In 2013, the Consumer Goods business sector generated sales of 4.1 billion euros (note: as a result of changes to accounting policy, this figure includes sales of the Power Tools division only, plus some miscellaneous other sales). After adjusting for exchange-rate effects, sales were 2.9 percent higher than the previous year. In nominal terms, sales decreased slightly. The Consumer Goods business sector achieved an EBIT margin of 10.4 percent. Its EBIT of 415 million euros included the proportionate after-tax profit of the BSH Bosch und Siemens Hausgeräte GmbH joint venture. Even without this result, the business sector’s EBIT margin was encouraging.
Europe – growth in a difficult economic situation
In Europe, Bosch sales grew despite the ongoing difficult economic situation. The company’s sales in the region increased 2.2 percent (2.9 percent after adjusting for exchange-rate effects) to 25.5 billion euros. Sales increased slightly in Germany as well. Bosch invested 1.6 billion euros in Europe in 2013. Especially in eastern Europe, the company is currently expanding its manufacturing capacity. Last year, Bosch invested more than 900 million euros in Germany.
The Americas – strong growth in North America, recovery in South America
In the Americas, sales in nominal terms varied considerably in 2013. In North America, Bosch sales grew by 3.5 percent (6.8 percent after adjusting for exchange-rate effects) to 7.8 billion euros. This was in part the result of an increase in vehicle production. In contrast, sales in the South American market decreased by 3.6 percent, to 1.7 billion euros. However, after adjusting for exchange-rate effects, sales increased 8.9 percent. Bosch invested some 280 million euros in North and South America in 2013.
Asia Pacific – improvement in China, severe currency effects
In Asia Pacific, Bosch achieved sales growth of 5.8 percent (13.8 percent after adjusting for exchange-rate effects) to roughly 11.1 billion euros. Especially in the Chinese growth market, demand for automotive and industrial technology picked up significantly over the course of the year. Demand for automotive technology was also high in Southeast Asia. In India, poor economic conditions meant that business developed less well than forecast. The same applied to Japan. In 2013, Bosch again made considerable investments in Asia Pacific. With some 620 million euros spent, Bosch focused especially on expanding its manufacturing capacity for automotive components.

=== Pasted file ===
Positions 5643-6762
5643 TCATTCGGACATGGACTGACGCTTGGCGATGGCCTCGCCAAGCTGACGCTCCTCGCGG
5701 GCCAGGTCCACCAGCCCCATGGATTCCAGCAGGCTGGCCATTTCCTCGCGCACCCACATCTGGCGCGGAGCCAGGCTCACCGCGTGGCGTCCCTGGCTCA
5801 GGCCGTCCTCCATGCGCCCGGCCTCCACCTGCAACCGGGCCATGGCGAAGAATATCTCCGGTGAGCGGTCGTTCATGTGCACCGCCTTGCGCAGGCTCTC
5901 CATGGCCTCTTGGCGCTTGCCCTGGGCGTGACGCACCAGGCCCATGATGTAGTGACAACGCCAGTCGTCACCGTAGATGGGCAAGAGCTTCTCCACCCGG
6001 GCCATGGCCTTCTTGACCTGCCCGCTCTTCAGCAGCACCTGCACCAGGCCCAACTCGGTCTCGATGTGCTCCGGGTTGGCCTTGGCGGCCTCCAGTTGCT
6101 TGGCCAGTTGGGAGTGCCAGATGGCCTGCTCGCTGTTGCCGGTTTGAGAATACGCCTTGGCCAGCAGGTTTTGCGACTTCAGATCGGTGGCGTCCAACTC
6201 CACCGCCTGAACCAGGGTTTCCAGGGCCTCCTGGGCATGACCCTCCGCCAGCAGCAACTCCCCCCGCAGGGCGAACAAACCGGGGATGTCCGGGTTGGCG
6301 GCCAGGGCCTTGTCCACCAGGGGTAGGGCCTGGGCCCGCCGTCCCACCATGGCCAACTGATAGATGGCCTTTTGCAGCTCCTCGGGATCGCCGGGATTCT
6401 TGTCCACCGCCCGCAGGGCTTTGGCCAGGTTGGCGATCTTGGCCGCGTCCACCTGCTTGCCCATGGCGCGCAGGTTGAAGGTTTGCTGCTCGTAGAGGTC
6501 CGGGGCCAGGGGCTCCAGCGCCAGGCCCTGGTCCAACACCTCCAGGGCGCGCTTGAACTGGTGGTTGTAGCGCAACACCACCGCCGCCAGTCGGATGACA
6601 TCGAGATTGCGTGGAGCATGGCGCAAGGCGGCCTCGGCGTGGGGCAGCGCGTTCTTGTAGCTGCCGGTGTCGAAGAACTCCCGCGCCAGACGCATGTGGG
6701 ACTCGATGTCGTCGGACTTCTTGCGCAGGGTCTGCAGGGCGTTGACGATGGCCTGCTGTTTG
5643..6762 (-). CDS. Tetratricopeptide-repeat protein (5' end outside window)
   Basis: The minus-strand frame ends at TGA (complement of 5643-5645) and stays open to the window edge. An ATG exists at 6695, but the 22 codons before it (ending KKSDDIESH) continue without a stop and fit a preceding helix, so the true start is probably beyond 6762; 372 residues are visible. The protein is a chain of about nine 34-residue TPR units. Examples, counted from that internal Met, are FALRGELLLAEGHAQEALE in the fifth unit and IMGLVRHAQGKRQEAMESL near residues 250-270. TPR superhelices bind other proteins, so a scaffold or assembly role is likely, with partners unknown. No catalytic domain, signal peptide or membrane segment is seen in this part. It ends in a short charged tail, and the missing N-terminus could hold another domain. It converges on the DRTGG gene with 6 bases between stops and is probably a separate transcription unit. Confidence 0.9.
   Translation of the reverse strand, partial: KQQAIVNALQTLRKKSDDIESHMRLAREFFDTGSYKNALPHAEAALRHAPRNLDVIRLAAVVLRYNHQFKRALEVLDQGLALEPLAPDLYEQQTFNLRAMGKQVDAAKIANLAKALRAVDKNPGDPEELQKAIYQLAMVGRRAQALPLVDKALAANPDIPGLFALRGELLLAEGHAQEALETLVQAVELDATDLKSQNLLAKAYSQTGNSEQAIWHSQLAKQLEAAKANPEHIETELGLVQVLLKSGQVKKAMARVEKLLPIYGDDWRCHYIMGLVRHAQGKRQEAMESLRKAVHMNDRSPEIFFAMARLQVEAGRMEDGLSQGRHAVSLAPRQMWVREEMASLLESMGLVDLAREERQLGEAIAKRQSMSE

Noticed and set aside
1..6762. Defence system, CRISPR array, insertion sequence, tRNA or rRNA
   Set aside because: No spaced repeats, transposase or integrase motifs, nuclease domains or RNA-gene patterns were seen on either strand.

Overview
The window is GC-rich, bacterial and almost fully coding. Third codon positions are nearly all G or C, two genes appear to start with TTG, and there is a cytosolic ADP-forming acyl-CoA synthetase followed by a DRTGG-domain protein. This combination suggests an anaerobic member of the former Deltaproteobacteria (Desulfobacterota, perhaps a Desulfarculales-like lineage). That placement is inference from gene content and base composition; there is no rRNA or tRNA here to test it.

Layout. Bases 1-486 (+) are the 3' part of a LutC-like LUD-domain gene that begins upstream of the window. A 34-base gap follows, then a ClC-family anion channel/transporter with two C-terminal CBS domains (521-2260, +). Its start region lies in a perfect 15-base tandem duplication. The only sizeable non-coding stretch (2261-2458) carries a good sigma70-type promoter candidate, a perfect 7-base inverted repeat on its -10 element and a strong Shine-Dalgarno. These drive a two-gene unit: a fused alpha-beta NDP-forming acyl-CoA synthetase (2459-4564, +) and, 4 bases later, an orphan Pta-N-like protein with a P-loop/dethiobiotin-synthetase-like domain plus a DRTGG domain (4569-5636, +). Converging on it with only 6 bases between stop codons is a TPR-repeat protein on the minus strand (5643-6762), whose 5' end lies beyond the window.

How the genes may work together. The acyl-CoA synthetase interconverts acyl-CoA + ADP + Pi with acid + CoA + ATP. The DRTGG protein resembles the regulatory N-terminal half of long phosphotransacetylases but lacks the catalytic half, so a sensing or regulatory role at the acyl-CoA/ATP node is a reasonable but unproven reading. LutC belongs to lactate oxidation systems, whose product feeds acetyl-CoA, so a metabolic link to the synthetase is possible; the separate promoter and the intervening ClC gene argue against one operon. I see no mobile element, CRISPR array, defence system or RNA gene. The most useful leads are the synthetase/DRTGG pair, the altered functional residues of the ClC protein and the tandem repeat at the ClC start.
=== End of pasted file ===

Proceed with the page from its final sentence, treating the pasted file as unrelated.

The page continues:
Research and development expenditure remains high
Last year, Bosch spent some 4.5 billion euros, or 10 percent of sales, on research and development. Bosch researchers filed nearly 5,000 patents over the course of 2013, some 20 per working day. The company plans to continue expanding its research and development capacity this year. By the end of 2014, Bosch will have some 45,000 researchers and engineers on board. More than 2,000 additional researchers will be hired in Asia Pacific, for instance. The company is also boosting its innovative strength in Germany, with a new center for research and advance engineering in Renningen, near Stuttgart.
Maintaining cutting-edge research – rapid transfer to industrial application
Denner, whose responsibilities on the Bosch board of management also include research and development, called for greater political commitment to promoting innovation: “Policymakers need to set their sights higher.” While Germany is close to spending 3 percent of GDP on research, the private sector has played a greater role in this achievement than the public sector has. Denner deplored the fact that universities were chronically underfunded. In some cases, he said, there was not enough money to pay for the buildings’ upkeep. For him, the result was obvious: top researchers were leaving Germany in favor of research institutes in other countries. Denner went on: “In research and development, Germany and other European countries have to measure up to the world’s leading countries.” He said that funding must above all benefit basic research, as well as its rapid transfer to industrial application. “Top universities make the regions they are located in more appealing. Companies indirectly benefit from this as well.” Bosch itself is an active member of 250 university research partnerships.